Reykjanes peninsula is more than the home to the Blue Lagoon and KEF airport. It is a spectacular area and a part of the UNESCO Global Geopark.
There are some incredible geological locations in this area, with endless lava fields, volcanoes, bubbling mud and hot springs and lava tunnels. For the highlight of the trip, we would join The Lava Tunnel Guides for a tour through the spectacular inner workings of the Leitarhraun eruption since 5,200 years ago.
Starting the day in Reykjavík, we commence the Reykjanes adventure, visiting the residence of Iceland's president at Bessastaðir, where the president has resided since 1941, on our way out of the city.
We make our way to the country's south-westernmost point where the oldest lighthouse in Iceland proudly stands by high sea cliffs with vivid birdlife during the summer months. Reykjanes lighthouse has held its ground since 1878. However, nearly destroyed by an earthquake in 1905 it was rebuilt in the years between 1907-1908 and has remained little changed ever since then, safely guiding the way for sailors from afar into harbour nearby.
From here we visit the Bridge Between Continents where a footbridge links between the fissure between the Eurasian and North American tectonic plates giving you a chance to literally walk between two continents.
Before leaving the south-westernmost point of Iceland, we make a visit to Gunnuhver. Gunnuhver is a highly active geothermal area with large steam vents and bubbling mud baths scattered about in the most beautiful geothermal colours. Then we visit the small fishing village of Grindavík for lunch in one of the local cafés serving one of the best lobster soup and other Icelandic delicacies around.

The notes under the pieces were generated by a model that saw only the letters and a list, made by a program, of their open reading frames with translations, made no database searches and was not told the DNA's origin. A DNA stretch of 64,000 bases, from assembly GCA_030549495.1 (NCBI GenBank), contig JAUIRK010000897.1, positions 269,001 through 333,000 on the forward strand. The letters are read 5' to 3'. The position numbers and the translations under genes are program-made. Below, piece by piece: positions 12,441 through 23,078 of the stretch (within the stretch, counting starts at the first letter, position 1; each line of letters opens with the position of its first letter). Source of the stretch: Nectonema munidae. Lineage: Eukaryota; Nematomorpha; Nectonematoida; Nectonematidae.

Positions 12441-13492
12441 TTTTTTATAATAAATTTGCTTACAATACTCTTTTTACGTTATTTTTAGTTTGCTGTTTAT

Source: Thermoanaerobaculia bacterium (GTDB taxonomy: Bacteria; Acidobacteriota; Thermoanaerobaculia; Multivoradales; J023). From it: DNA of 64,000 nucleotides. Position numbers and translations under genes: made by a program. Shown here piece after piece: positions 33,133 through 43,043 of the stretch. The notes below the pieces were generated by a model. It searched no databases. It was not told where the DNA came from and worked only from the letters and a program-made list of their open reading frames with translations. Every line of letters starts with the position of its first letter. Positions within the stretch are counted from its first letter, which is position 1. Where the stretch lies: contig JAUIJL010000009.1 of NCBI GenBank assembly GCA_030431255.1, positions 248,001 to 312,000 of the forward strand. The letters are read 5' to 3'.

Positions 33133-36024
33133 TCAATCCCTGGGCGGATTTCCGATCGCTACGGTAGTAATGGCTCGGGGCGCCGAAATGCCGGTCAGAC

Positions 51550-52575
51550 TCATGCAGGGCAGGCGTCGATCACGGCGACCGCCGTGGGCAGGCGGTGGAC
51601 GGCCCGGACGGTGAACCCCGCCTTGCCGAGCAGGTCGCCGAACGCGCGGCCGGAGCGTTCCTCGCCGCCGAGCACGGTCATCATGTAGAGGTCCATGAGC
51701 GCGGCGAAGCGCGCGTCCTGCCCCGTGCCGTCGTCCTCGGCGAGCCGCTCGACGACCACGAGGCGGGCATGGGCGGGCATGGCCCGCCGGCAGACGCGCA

After lunch, the exploring continues as we make our way to Lake Kleifarvatn surrounded by vast moss-covered lava fields and black volcanic shores. Nearby the lake is Krýsuvík and Seltún geothermal area displaying a Mars-like landscape with steam vents and bubbling mud pots.
Then it's on to the real highlight of the tour. We visit the LAVA Tunnel, locally known as Raufarhólshellir, where we witness the inner workings of a volcanic eruption.
The Lava tunnel has recently been opened after doing extensive work putting lighting, boardwalk and generally making it more accessible. We'll be walking the same path as the lava flowed in the Leitarhraun eruption that took place 5,200 years ago. The colours and textures of the scorched earth within the LAVA tunnel are really amazing.
Our Reykjanes peninsula and LAVA Tunnel tour ventures between continents and through unique and spectacular geothermal landscapes, giving you the perfect introduction to Iceland's volcanic and geothermal history.